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Understanding Methods To Value an Option
READING
6 mins read
Envision yourself in a bustling bazaar, encircled by vendors negotiating over merchandise. You notice something special among them: possibilities. The potential for gains or losses depending on future asset movements is provided by these financial tools. But amid all this commotion, how do traders determine the value of these options?
Options valuation is similar to solving a riddle in finance. It requires a little amount of intuition, market knowledge, and arithmetic. In the intricate world of financial markets, traders and investors need to understand how to price options. Now let's examine how options are valued and discover what influences their prices.
Option Pricing
Option pricing refers to the process of determining the fair market value of an option contract. It grants the holder the right to buy or sell an underlying asset at a predetermined price within a specified timeframe.
Before we dive into the various methods of option valuation, let's take a closer look at the fundamental principles behind option pricing.
Intrinsic Value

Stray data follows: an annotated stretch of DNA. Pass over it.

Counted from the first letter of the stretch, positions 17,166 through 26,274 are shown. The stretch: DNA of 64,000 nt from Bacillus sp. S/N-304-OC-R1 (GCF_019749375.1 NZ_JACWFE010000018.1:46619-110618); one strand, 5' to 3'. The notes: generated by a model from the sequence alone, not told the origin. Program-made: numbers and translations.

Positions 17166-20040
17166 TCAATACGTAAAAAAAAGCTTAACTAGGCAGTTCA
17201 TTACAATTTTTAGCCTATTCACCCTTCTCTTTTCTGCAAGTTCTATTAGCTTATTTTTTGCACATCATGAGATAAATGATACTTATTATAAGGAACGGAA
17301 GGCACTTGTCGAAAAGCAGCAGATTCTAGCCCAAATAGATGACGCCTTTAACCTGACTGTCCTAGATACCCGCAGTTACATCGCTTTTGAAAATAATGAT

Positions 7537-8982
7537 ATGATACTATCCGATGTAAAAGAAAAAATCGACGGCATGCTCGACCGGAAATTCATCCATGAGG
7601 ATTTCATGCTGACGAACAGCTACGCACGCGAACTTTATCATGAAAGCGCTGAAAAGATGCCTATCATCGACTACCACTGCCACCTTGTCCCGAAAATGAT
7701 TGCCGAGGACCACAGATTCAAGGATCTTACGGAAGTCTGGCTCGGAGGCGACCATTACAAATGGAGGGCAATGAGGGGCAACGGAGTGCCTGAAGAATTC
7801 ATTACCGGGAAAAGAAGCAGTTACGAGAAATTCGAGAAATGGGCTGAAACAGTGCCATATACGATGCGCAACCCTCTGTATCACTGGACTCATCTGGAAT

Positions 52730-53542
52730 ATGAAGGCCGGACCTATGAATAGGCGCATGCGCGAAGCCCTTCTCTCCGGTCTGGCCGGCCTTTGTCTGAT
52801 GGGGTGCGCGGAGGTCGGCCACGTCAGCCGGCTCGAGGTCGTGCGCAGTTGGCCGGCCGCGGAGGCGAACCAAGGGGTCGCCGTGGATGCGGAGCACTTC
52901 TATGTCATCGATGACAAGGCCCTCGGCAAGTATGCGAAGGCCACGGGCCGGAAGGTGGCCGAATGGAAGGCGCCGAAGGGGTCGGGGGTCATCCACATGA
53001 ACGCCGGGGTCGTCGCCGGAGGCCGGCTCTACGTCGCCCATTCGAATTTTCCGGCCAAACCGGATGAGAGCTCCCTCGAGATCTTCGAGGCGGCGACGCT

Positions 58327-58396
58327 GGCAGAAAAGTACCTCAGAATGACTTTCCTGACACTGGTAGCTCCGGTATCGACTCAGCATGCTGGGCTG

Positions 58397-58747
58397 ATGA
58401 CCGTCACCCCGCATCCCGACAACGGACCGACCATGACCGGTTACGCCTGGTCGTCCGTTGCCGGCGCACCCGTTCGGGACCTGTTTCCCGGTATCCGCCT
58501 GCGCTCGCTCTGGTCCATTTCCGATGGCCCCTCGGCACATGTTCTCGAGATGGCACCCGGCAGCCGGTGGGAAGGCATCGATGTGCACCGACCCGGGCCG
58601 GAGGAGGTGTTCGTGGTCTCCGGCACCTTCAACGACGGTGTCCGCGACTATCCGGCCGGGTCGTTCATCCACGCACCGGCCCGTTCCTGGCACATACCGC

Intrinsic value is a concept in finance that's like the real, tangible worth of something. It's the actual value that you can see and touch, not just what someone says it's worth.
The intrinsic value of a call option is calculated as the difference between the current market price of the underlying asset and the strike price. If the market price exceeds the strike price, the call option possesses intrinsic value. Otherwise, its intrinsic value is zero.
Conversely, the intrinsic value of a put option is determined by the difference between the strike price and the current market price of the underlying asset. If the market price falls below the strike price, the put option holds intrinsic value; otherwise, it has no intrinsic value.
Intrinsic value serves as a critical determinant in crafting option trading strategies tailored to capitalise on market opportunities.
 IntheMoney Options: Options with intrinsic value are described as "in the money" (ITM). Traders often utilise ITM options to execute bullish or bearish strategies, depending on whether they hold a call or put options, respectively.